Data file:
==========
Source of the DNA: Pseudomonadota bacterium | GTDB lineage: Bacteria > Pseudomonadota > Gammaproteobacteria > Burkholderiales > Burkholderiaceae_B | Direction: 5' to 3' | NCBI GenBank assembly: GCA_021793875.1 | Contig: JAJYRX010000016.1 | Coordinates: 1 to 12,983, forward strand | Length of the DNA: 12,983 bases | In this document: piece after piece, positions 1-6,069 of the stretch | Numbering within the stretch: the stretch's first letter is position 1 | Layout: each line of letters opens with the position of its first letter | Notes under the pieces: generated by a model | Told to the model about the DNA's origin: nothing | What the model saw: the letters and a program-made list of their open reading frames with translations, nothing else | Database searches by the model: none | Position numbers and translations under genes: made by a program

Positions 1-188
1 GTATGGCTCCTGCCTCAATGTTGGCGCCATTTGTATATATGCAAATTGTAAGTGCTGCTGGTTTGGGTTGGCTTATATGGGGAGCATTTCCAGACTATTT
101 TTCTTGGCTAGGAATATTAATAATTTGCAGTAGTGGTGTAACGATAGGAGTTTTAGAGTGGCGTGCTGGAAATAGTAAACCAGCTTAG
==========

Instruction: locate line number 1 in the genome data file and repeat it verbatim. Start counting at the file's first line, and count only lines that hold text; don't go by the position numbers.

Source of the DNA: Pseudomonadota bacterium | GTDB lineage: Bacteria > Pseudomonadota > Gammaproteobacteria > Burkholderiales > Burkholderiaceae_B | Direction: 5' to 3' | NCBI GenBank assembly: GCA_021793875.1 | Contig: JAJYRX010000016.1 | Coordinates: 1 to 12,983, forward strand | Length of the DNA: 12,983 bases | In this document: piece after piece, positions 1-6,069 of the stretch | Numbering within the stretch: the stretch's first letter is position 1 | Layout: each line of letters opens with the position of its first letter | Notes under the pieces: generated by a model | Told to the model about the DNA's origin: nothing | What the model saw: the letters and a program-made list of their open reading frames with translations, nothing else | Database searches by the model: none | Position numbers and translations under genes: made by a program